Out of the Pulpit: “We are all called to do everything we can to help those in need”

By Rev. Martin Dunne III | Contributing Columnist

An August New Pelican article, “Humanity and Hostility,” demonstrated how absolutely nothing matters more than the Great Commandment. “You shall love the Lord, your God, with all your heart, with all your being, with all your strength, and with all your mind, and your neighbor as yourself” (Luke 10:27). The end of Matthew chapter 25 makes it clear that while we are called to love God in all things at all times, the absolute best, most direct, way to God is to love our neighbor.

Matthew 25 shows us how to specifically love in action (feed the hungry, give drink to the thirsty, welcome the stranger, clothed the naked, care for the infirm, visit the imprisoned), but, even more importantly, how to love within those actions: “whatever you did for one of these . . . you did for me.” I see this as the way to overcome every roadblock to perfectly loving every person that comes across our path. Even if we can detect nothing redeeming in the person, we must always see within them God.

At Pompano Beach’s First Baptist Church every Saturday, there’s no shortage of individuals in line for food. [Staff]

But St. Paul elaborated the most essential element of living Matthew 25 and thus fulfilling Luke 10:27: “If I give away everything I own . . . but do not have love, I gain nothing” (1 Corinthians 13:3).

One of my early pastoral assignments over a decade ago was an operation distributing meals in the poorest neighborhood of Palm Beach County (outside of the Lake Okeechobee region; there the poverty is third-world). Getting to feed others required a great deal of logistics, coordination, and effort through the leadership of a World War II veteran who lied about his age to serve and defend our freedoms. When I commented how great it was to feed so many who wouldn’t have food otherwise, this tough-as-nails Marine said with genuine reverence, “It may look like we are handing out food, but what we are really handing out is love.” 

All of my experiences echo these words, as sometimes the necessity most deeply longed for by others is companionship.

We are all called to do everything we can to help those in need. The current economy has resulted in more people in dire straits than in many years. Each person deserves as much help as possible by virtue of the dignity of their humanity. While it is important to help others by providing the necessities of each person through donations of food, money, clothing, toiletries, it is likewise important to do more to compliment those donations with help that could aid them far into the future.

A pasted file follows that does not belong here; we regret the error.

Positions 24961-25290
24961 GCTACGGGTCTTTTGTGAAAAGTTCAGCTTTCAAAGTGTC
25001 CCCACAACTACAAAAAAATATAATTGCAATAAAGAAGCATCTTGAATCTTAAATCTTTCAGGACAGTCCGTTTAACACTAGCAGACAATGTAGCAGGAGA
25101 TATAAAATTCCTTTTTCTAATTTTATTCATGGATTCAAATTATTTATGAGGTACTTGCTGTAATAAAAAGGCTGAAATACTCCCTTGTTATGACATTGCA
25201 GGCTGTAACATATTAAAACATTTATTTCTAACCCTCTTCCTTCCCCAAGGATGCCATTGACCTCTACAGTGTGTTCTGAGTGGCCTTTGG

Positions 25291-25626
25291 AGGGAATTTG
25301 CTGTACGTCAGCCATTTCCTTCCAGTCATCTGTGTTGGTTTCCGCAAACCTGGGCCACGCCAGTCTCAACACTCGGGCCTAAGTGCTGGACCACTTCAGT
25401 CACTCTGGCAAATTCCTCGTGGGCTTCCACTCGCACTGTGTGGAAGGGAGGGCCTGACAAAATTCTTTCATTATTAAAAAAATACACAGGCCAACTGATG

For example, there are many (often un-availed) free programs which not only provide for the necessities of life, but also provide education, fast training for high-demanded jobs, interviewing skills, money-management, veterans assistance, and much more. Maybe some of you would be perfect volunteers for such programs.

The old proverb goes: “Give a fish, feed them for a day. Teach them to fish, feed them for a lifetime.” While I certainly acknowledge the proverb’s harsh oversimplification, the reality remains that we are called to help others for both their short-term as well as long-term needs. Charities receive upticks in donations before Christmas and Easter. That’s wonderful, but what about the rest of the year? As much as possible, helping others live with dignity all through the year is also an ideal way to glorify God.

At this time of unprecedented division, uncertainty, struggle, fear, distrust, hostility, smears, slanders, rage, and even hatred, what the world needs always, but now more than ever, are our actions of true love, which is ultimately infinitely greater than all the evils of the world combined.

Rev. Martin Dunne III is a Pompano Beach native and author of several children’s books along with the self-help book “What Could a Priest Know About Marriage?” He is an ordained minister for Holy Redeemer in Palm City. Prior to seminary, he spent a decade working in the “real world” and was active in several business and volunteer endeavors. Visit fathermartinbooks.com for more information on Rev. Martin and his books.

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